Here is where it gets tricky. I don't think there is a right and wrong answer. Bella is the only one who knows what she can live with. And Edward is making it easy for her. She's not choosing between life and death. Not really. She's choosing between continued human life where she'd have to live with her own guilt and regrets (guilt and regrets that she and she alone would place on herself). And becoming a vampire. The thing that she's always wanted. She knows beyond a shadow of a doubt that Edward (and the other vampires) will do everything--go to all costs--to save her. Sure there's a bit of risk that Edward couldn't turn her in time, but she's willing because she has faith in Edward to see her through. She wants it all. She wants to be a vampire; she wants to be a mother. She sees her pregnancy as getting to that goal a bit quicker than Edward might have allowed it to happen.
So what it comes down to is one of choice. One woman's choice as to what happens to her own body. If ethics is by majority vote, then Bella would have been outvoted. Bella was without a doubt making the "wrong" decision, the stupid decision, the decision that would ultimately cost her her life if this wasn't a fiction monstrosity of a book. But it would still be her decision to make. Unless someone close to her possibly went over her head and declared her incompetent and unable to make her own decisions.
This dilemma Bella faces is a quicksand type issue. It's not a pretty one to advertise by any means. It was squirmy to read about. I don't think most people would make the same decision Bella made, but just because we may not agree with her doesn't mean that she shouldn't have the option to choose. Allowing someone the right to choose means allowing them to choose. Sometimes we agree with their choice, sometimes we won't. In fact, there may be cases where we strongly, strongly disagree. But the right to choose isn't limited to being allowed to choose only what we agree with and nothing else. That isn't choice.
I don't think it's dangerous for Meyer to have gone there. Because I don't think readers can read it without thinking about it. Without questioning this whole section. Without judging for themselves if Bella's choice was good or bad, smart or dumb. I don't think readers will blindly follow Bella on and say, "Bella did it, and so it must be right. If this ever happens to me, I'll do just as she did." I think most people can separate fiction from real life. And most aren't looking to be "persuaded" politically speaking by reading vampire fiction.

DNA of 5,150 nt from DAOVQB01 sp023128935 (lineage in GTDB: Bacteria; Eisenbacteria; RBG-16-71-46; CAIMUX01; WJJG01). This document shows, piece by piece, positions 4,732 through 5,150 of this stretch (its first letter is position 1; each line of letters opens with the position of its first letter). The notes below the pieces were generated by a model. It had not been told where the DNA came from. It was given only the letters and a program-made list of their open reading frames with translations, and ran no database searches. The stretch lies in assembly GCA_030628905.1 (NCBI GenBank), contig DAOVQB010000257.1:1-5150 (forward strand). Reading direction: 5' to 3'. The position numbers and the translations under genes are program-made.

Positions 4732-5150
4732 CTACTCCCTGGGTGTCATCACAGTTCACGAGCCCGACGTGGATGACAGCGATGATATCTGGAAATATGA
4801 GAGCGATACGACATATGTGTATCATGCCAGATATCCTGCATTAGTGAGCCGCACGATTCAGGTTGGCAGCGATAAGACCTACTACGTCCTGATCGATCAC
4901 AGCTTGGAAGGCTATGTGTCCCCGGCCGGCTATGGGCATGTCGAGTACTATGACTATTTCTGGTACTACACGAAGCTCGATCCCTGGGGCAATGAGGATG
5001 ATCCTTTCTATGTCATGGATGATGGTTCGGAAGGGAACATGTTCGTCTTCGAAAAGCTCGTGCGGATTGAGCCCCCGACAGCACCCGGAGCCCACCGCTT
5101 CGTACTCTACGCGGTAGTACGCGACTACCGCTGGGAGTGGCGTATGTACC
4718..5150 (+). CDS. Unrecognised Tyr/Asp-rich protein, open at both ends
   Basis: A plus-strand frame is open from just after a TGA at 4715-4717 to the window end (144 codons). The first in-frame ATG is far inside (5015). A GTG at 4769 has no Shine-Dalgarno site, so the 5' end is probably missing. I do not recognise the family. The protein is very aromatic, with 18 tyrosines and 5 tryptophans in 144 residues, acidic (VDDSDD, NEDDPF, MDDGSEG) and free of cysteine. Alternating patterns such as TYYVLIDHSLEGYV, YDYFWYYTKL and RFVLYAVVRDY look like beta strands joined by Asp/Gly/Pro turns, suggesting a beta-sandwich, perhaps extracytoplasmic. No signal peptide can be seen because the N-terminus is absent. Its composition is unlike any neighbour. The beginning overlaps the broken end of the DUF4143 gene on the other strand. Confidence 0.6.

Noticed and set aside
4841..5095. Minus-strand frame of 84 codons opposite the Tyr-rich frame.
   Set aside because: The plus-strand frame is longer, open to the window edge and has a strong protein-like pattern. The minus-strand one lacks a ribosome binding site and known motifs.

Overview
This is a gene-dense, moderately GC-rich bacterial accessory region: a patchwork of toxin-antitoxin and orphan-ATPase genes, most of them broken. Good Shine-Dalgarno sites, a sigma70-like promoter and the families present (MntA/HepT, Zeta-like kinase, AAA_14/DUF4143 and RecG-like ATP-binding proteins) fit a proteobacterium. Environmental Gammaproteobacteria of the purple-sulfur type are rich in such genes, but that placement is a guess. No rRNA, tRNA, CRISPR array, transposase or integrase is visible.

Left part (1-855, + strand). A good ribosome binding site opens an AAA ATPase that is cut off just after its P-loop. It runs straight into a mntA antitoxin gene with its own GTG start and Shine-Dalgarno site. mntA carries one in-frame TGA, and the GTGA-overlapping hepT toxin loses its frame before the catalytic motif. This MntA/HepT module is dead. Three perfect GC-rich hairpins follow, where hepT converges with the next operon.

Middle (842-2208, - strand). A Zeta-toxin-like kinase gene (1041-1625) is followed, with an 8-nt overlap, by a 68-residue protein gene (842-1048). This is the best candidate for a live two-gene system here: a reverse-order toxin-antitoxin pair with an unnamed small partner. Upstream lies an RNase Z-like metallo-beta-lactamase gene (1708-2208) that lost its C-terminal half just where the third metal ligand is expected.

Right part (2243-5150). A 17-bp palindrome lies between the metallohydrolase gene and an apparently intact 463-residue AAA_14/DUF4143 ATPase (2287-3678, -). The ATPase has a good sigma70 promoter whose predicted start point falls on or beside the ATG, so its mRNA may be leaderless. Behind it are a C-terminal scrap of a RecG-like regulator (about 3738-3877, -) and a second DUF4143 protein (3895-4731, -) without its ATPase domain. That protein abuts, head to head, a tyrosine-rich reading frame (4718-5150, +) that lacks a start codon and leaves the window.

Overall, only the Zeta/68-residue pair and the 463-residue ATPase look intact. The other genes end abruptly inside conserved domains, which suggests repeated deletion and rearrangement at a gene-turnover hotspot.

(On a complete side tangent, this issue has come up on soap operas before. All My Children. I remember when Kendall was dying; yes, dying, and in a coma. And there was extreme risk for Kendall. Many people wanted to end the pregnancy and have Kendall's life be saved. Her chances for surviving would go up if there wasn't the baby to consider. But her husband, Zack, (or is it Zach???) fought (both legally and quite illegally) to save the baby's life. He knew that is what Kendall would have wanted. I don't remember any commotion, any fuss, any arguments about how the soap opera was trying to brainwash the public. Trying to "persuade" people to believe one way or the other about human rights or pro-life or pro-choice. I think most people a) realized it was just a soap opera and therefore fiction b) realized it was a soap opera and therefore everything would work all right in the end--after all I don't think her acting contract was up c) realized that it was just one possible choice.)
I think there are two primary reasons Breaking Dawn is being picked on
a) It's a bit illogical. And there are gaping holes in Meyer's logic within the story itself.
b) Stephenie Meyer is Mormon. (Mormons are conservative. Mormons are different.) She's being accused of trying to spread "Mormon" religious beliefs AND of loading conservative propaganda into her fiction.
© Becky Laney of Becky's Book Reviews